Hurricane Earl is expected to strengthen today and become the first major hurricane of the season, with maximum sustained winds of 120 mph by Friday night, forecasters said.
Earl is forecast to strengthen significantly, becoming a major hurricane — a Category 3 or higher — on Friday, the National Hurricane Center said in its latest advisory.
Its winds could reach 130 mph Friday night, making it a Category 4 hurricane, and tidal waves from Earl could mean increased risks of rip currents along South Florida beaches this weekend.
As of 8 a.m. Thursday, Earl’s maximum sustained winds had increased to 105 mph, making it the first Category 2 hurricane of the 2022 Atlantic season.
As of 5 p.m., Earl had maximum sustained winds of 100 mph, was located about 140 miles south of Bermuda, and was moving north-northeast at 16 mph. Earl’s hurricane-force winds extended 60 miles from its center, while tropical-storm-force winds extended 185 miles.
Earle’s impacts may extend to the western U.S. East Coast in the form of rough seas, storm surges and rip currents beginning Thursday night.
The National Weather Service in Miami said at a briefing Thursday morning that Atlantic coasts will face increased risk of rip currents as a result of Hurricane Earl’s storm surge over the weekend and into Monday. The report highlighted the West Palm Beach area as at risk for those days, along with the Fort Lauderdale area on Monday.
“Fortunately, Earl will pass more than 800 miles east of the North Carolina coast. However, a hurricane of Earl’s size and strength would send a storm surge more than 1,000 miles from the storm,” AccuWeather Chief Meteorologist Michael Dahl said.
Bermuda is now under a hurricane watch and under a tropical storm warning as Earl approaches. 3 inches of rain is expected across Earl Island.
Bermuda could see tropical storm and hurricane conditions Thursday afternoon, the National Hurricane Center said. Its center is expected to pass southeast of Bermuda on Thursday night.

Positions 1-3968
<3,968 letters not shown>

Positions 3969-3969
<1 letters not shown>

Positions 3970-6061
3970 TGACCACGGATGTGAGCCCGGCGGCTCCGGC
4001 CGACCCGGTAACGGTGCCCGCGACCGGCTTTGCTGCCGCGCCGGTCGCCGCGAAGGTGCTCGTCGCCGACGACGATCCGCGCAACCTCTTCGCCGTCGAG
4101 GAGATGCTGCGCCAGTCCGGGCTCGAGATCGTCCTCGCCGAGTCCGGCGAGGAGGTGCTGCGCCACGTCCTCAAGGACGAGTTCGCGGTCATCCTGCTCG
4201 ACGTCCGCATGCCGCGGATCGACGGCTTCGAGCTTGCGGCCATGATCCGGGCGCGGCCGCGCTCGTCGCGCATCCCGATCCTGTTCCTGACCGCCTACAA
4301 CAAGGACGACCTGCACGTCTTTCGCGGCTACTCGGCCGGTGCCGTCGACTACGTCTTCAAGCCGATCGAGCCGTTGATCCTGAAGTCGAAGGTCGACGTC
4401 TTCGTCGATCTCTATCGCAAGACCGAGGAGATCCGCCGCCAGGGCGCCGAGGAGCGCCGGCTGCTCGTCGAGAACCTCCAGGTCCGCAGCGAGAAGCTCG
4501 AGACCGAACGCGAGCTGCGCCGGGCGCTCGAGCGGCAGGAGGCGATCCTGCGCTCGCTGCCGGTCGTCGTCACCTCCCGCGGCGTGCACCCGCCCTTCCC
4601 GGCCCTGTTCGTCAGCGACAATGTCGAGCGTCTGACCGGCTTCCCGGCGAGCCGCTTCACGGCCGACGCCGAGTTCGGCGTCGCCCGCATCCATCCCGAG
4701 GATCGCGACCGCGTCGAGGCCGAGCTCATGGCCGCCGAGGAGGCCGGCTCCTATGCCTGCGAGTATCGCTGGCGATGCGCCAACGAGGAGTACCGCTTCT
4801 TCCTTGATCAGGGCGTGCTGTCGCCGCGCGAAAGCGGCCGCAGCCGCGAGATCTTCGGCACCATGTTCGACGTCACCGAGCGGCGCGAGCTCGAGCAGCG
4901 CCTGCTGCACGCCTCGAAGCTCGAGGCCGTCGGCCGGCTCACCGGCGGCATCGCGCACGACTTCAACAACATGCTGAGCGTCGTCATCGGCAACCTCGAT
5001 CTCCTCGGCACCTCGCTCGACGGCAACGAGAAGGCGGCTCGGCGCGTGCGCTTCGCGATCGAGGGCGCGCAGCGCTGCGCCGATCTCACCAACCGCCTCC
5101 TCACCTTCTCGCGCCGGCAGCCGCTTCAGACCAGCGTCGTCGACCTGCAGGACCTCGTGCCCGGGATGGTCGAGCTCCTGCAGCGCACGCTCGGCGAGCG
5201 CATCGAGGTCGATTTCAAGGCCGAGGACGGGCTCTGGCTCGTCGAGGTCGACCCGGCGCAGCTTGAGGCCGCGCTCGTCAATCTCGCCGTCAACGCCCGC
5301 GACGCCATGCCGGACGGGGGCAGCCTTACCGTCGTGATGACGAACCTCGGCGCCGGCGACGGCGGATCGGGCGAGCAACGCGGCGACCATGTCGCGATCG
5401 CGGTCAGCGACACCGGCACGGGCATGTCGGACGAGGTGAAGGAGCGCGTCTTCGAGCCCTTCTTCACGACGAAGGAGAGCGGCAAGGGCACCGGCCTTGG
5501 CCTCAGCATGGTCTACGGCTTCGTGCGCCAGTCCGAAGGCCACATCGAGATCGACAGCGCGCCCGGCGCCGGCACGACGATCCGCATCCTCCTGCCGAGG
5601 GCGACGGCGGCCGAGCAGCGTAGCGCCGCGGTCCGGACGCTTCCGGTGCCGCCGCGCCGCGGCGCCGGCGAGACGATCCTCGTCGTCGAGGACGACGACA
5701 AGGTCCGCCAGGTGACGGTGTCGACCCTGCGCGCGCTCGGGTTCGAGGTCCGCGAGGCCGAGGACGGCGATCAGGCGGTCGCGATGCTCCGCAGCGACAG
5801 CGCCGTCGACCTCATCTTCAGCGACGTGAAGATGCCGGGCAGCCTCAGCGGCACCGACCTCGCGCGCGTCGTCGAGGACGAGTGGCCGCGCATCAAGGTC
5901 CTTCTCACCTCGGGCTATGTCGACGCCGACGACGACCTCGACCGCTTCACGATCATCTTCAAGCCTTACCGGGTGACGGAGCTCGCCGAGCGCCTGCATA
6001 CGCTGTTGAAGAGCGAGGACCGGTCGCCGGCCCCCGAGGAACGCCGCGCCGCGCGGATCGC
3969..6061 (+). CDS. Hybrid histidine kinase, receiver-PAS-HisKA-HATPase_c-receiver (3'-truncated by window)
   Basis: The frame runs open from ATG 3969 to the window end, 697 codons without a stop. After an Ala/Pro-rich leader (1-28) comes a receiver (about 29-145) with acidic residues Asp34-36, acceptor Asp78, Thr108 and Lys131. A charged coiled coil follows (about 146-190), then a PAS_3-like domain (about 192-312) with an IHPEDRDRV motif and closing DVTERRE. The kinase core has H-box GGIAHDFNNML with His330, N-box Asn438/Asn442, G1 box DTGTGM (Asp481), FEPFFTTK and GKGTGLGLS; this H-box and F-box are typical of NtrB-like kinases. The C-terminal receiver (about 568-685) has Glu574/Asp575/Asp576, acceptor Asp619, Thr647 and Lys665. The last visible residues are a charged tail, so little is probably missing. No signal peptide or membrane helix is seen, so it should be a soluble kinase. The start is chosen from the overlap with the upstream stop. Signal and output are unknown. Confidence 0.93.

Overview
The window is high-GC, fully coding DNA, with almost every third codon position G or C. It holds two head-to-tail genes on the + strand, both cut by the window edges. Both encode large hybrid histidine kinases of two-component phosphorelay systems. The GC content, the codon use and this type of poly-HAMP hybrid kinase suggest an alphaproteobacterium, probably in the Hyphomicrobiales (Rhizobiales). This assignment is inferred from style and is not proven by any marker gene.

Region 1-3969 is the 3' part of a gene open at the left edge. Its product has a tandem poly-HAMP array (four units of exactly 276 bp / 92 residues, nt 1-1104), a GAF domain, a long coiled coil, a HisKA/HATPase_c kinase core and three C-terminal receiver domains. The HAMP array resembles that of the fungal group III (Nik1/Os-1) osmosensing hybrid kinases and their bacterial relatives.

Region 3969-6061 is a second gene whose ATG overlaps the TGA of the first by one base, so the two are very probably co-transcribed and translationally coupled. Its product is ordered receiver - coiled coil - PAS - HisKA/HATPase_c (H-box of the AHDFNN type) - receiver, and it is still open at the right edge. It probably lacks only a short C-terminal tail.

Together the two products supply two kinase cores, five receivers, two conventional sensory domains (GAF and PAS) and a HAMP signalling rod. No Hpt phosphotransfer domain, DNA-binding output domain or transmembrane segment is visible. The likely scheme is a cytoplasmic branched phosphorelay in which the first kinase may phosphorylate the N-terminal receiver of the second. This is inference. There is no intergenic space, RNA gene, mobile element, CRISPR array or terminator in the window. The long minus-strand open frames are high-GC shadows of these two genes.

“If Earle’s track moves further west than currently forecast, hurricane-force winds are possible in Bermuda this afternoon or tonight,” the center’s 2 p.m. update said.
“There will be some impact on the Bermuda Islands in the form of rough seas, rough waves, strong winds and some rain from Earle, but destructive winds and heavy rain are likely to move further east,” the Aquiweather chief said. – Aerial meteorologist Bernie Reino.
Earle is expected to continue to strengthen as he moves away from America.
By Saturday night, Earl is forecast to become a powerful post-tropical depression.
Meanwhile, a low pressure area near the mid-Atlantic Ocean could develop into a tropical depression on Thursday, forecasters at the National Hurricane Center said.
As of 2 p.m. Thursday, the National Hurricane Center said it was 70% for the next two to five days. The satellite found that the system has a well-defined core with winds of 40 to 45 mph, but it has yet to develop into a tropical depression.
According to the center’s update, the system should develop slightly to become a short-lived tropical depression. After Friday, it will face higher levels of wind later this week, which is known to hinder storm development.
A second tropical wave is expected to emerge from Africa this week. It is given a 30% chance of developing in the next five days.
Hurricane Daniel is expected to weaken to a tropical storm early Thursday and further weaken to a post-tropical storm later in the day.
“After becoming a tropical storm, Daniel is expected to bring rain to Western Europe next week. The amount and location of rain will depend on the exact track of the storm,” said Accuweather Chief Meteorologist Adam Doughty.
Daniel and Earl were the first named storms to form in the Atlantic since early July, when Tropical Storm Colin formed off the coast of the Carolinas. It comes after a quiet August with no named storms, the third time since 1961.
The 2020 Hurricane season set a record with 30 named organizations, while the 2021 season is the third most active with 21 named organizations. An average year requires 14 named storms.
The next storm to form is Fiona.
Dry air, dust from the Sahara and wind shear are some of the reasons why there haven’t been many storms this year, forecasters say.
Hurricane season ends on November 30.